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Eat or be Eaten

Eat or be Eaten
Predator Sensitive Foraging Among Primates

$139.00 (P)

Lynne E. Miller, Simon K. Bearder, K. A. I. Nekaris, Courtney A. Buzzell, Mark J. Prescott, Hannah M. Buchanan-Smith, Nancy G. Caine, Elisabeth H. M. Sterck, Michelle L. Sauther, Deborah J. Overdorff, Suzanne G. Strait, Ryan G. Seltzer, Paul A. Garber, Julio Cesar Bicca-Marques, Lynne A. Isbell, Karen L. Enstam, Terrence M. Gleason, Marilyn A. Norconk, Russell A. Hill, Guy Cowishaw, Marina Cords, Adrian Treves, Anthony Di Fiore, Nicola L. Uhde, Volker Sommer
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  • Date Published: April 2002
  • availability: Available
  • format: Paperback
  • isbn: 9780521011044

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About the Authors
  • This volume brings together primary data from a variety of primate species living in both natural habitats and experimental settings, and explores the variables that may play a role in primates' behavioral strategies. Taken together, these studies demonstrate that predator sensitive foraging is relevant to many primates, of various body sizes and group sizes and living in different environments. Eat or be Eaten encourages further discussion and investigation of the subject and will make fascinating reading for researchers and students in primatology, ecology, and animal behavior.

    • Was the first book to review and advance study of predator sensitive foraging in primates
    • Explores field work and experimental work on 23 primate species
    • Contributions from leading researchers in the field
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    Reviews & endorsements

    "Succinct...each [paper] is short and to the point, with a clear empirical focus and a commendably uniform format. This book [provides] a very useful compendium of knowledge." Ecoscience

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    Product details

    • Date Published: April 2002
    • format: Paperback
    • isbn: 9780521011044
    • length: 310 pages
    • dimensions: 246 x 190 x 17 mm
    • weight: 0.715kg
    • contains: 37 b/w illus. 28 tables
    • availability: Available
  • Table of Contents

    Preface
    1. An introduction to predator sensitive foraging Lynne E. Miller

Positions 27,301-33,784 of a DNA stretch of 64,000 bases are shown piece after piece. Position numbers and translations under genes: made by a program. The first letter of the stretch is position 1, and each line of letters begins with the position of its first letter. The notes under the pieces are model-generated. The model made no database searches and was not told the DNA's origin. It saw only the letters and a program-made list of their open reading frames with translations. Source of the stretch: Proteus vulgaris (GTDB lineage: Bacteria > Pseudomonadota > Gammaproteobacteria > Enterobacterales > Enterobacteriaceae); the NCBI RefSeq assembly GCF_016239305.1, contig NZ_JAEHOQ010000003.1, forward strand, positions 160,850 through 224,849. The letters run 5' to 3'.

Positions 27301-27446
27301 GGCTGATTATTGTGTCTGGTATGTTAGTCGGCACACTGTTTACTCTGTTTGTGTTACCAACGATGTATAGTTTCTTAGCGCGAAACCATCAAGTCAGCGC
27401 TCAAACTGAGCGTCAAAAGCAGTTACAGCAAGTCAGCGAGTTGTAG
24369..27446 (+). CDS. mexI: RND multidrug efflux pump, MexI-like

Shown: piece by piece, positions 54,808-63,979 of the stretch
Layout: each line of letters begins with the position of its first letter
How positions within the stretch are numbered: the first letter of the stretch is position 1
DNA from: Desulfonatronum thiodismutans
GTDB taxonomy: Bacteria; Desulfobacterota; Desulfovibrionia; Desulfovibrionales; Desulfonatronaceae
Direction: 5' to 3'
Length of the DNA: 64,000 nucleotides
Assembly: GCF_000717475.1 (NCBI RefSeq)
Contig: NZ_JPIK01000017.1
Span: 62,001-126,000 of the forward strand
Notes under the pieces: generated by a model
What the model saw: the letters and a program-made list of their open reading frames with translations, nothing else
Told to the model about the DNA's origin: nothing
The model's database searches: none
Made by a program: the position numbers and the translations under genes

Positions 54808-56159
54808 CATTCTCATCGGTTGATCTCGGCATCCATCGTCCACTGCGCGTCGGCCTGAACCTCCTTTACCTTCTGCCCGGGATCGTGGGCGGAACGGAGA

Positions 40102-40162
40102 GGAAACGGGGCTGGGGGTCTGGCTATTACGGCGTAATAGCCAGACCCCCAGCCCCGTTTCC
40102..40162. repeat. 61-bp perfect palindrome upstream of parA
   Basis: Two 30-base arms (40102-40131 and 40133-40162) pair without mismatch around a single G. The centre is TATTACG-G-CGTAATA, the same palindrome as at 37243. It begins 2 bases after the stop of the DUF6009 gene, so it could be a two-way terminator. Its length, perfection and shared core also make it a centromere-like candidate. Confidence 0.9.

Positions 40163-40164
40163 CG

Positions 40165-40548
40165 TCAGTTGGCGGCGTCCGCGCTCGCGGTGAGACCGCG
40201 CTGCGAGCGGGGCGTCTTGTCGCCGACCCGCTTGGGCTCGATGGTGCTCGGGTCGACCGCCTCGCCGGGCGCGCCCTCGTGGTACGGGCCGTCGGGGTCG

Part I. Biological Variables:
    2. Dangers in the dark: are some nocturnal primates afraid of the dark? Simon K. Bearder, K. A. I. Nekaris and Courtney A. Buzzell
    3. Predation sensitive foraging in captive tamarins Mark J. Prescott and Hannah M. Buchanan-Smith
    4. Seeing red: consequence of individual differences in color vision in callitrichid primates Nancy G. Caine
    5. Predator sensitive foraging in Thomas langurs Elisabeth H. M. Sterck
    Part II. Social Variables:
    6. The role of group size in predator sensitive foraging decisions for wedge-capped capuchin monkeys (Cebus olivaceous) Lynne E. Miller
    7. Group size effects on predation sensitive foraging in wild ring-tailed lemurs (Lemur catta) Michelle L. Sauther
    8. Species differences in feeding in Milne Edward's sifakas (Propithecus diadema edwardsi), rufus lemurs (Eulemur fulvus rufus) and red-bellied lemurs (Eulemur rubriventer) in southeastern Madagascar: implications for predator avoidance Deborah J. Overdorff, Suzanne G. Strait and Ryan G. Seltzer
    9. Evidence of predator sensitive foraging and traveling in single- and mixed-species tamarin troops Paul A. Garber and Julio Cesar Bicca-Marques
    10. Predator (in)sensitive foraging in sympatric female vervets (Chlorocebus aethiops) and patas monkeys (Erythrocebus patas): a test of ecological models of group dispersion Lynne A. Isbell and Karen L. Enstam
    11. Predation risk and anti-predator adaptions in white-faced sakis (Pithecia pithecia) Terrence M. Gleason and Marilyn A. Norconk
    Part III. Environmental Variables:
    12. Foraging female baboons exhibit similar patterns of antipredator vigilance across two populations Russell A. Hill and Guy Cowishaw
    13. Foraging and safety in adult female blue monkeys in the Kakamega Forest, Kenya Marina Cords
    14. Predicting predation risk for foraging arboreal monkeys Adrian Treves
    15. Predator sensitive foraging in ateline primates Anthony Di Fiore
    16. Anti-predatory behaviour in gibbons (Hylobates lar, Yai/Thailand) Nicola L. Uhde and Volker Sommer.

  • Editor

    Lynne E. Miller, MiraCosta College, Oceanside, California
    LYNNE E. MILLER is head of the program in anthropology at MiraCosta College in Oceanside, California. For over ten years, she has studied the behaviour and ecology of a population of wedge-capped capuchin monkeys in Venezuela. She also chairs the Education Committee of the American Society of Primatologists and is an active member of the International Primatological Society.

    Contributors

    Lynne E. Miller, Simon K. Bearder, K. A. I. Nekaris, Courtney A. Buzzell, Mark J. Prescott, Hannah M. Buchanan-Smith, Nancy G. Caine, Elisabeth H. M. Sterck, Michelle L. Sauther, Deborah J. Overdorff, Suzanne G. Strait, Ryan G. Seltzer, Paul A. Garber, Julio Cesar Bicca-Marques, Lynne A. Isbell, Karen L. Enstam, Terrence M. Gleason, Marilyn A. Norconk, Russell A. Hill, Guy Cowishaw, Marina Cords, Adrian Treves, Anthony Di Fiore, Nicola L. Uhde, Volker Sommer

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